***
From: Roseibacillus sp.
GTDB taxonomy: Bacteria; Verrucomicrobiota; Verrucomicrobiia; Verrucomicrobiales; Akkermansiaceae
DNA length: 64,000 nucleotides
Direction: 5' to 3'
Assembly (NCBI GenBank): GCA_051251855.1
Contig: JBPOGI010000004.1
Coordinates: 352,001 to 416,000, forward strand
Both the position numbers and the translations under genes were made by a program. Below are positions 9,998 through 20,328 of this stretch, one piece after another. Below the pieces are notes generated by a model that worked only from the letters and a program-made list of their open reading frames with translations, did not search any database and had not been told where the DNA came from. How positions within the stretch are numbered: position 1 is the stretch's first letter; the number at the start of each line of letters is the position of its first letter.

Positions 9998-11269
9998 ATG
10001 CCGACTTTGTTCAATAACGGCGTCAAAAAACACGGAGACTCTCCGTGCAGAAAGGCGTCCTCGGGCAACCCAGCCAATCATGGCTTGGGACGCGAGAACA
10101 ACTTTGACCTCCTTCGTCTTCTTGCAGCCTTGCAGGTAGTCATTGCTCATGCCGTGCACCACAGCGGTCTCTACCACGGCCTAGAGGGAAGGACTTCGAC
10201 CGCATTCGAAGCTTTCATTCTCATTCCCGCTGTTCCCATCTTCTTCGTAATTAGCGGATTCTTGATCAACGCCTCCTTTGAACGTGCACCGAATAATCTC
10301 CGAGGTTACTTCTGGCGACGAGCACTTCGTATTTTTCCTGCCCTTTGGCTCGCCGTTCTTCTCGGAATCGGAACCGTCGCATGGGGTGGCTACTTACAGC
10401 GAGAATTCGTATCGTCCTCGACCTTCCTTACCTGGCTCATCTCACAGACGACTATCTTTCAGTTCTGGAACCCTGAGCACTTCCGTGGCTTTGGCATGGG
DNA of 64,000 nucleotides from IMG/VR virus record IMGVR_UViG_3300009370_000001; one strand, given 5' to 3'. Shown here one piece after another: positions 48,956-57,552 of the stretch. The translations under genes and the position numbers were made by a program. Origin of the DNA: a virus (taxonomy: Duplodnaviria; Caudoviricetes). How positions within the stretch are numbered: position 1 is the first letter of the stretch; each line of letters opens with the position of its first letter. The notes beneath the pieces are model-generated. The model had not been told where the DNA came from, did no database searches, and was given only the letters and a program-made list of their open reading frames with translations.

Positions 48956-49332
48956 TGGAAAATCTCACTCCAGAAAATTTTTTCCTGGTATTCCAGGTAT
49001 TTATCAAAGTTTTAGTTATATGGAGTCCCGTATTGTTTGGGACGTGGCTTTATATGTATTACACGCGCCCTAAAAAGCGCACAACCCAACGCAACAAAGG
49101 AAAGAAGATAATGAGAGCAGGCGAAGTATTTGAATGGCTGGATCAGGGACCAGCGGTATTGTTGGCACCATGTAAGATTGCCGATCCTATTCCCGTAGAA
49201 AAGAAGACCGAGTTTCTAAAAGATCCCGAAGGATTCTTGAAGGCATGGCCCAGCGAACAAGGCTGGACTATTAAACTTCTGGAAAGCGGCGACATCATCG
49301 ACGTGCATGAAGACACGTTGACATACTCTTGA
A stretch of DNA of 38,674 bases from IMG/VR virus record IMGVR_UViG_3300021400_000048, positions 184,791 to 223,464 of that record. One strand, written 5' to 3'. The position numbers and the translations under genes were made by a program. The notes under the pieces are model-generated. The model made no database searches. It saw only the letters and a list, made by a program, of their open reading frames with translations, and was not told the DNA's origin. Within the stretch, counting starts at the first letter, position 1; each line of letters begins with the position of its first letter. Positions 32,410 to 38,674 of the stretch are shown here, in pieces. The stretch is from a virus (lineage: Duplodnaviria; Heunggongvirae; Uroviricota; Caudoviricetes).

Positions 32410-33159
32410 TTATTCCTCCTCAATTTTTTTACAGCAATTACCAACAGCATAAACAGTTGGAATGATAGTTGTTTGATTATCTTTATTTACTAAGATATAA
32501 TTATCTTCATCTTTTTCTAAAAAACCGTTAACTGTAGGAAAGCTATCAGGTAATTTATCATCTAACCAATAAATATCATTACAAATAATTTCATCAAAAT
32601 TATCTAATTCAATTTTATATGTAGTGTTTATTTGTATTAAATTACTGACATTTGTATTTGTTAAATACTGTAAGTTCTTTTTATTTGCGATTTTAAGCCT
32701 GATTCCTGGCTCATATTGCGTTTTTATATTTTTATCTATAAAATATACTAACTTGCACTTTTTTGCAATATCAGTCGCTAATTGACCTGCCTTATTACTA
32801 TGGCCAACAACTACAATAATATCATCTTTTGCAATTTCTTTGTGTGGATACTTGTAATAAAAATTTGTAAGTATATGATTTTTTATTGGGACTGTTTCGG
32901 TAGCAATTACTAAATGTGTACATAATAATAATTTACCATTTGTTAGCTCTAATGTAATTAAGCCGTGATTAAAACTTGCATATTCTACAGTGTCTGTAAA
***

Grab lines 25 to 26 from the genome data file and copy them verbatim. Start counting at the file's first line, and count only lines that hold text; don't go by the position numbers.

32410 TTATTCCTCCTCAATTTTTTTACAGCAATTACCAACAGCATAAACAGTTGGAATGATAGTTGTTTGATTATCTTTATTTACTAAGATATAA
32501 TTATCTTCATCTTTTTCTAAAAAACCGTTAACTGTAGGAAAGCTATCAGGTAATTTATCATCTAACCAATAAATATCATTACAAATAATTTCATCAAAAT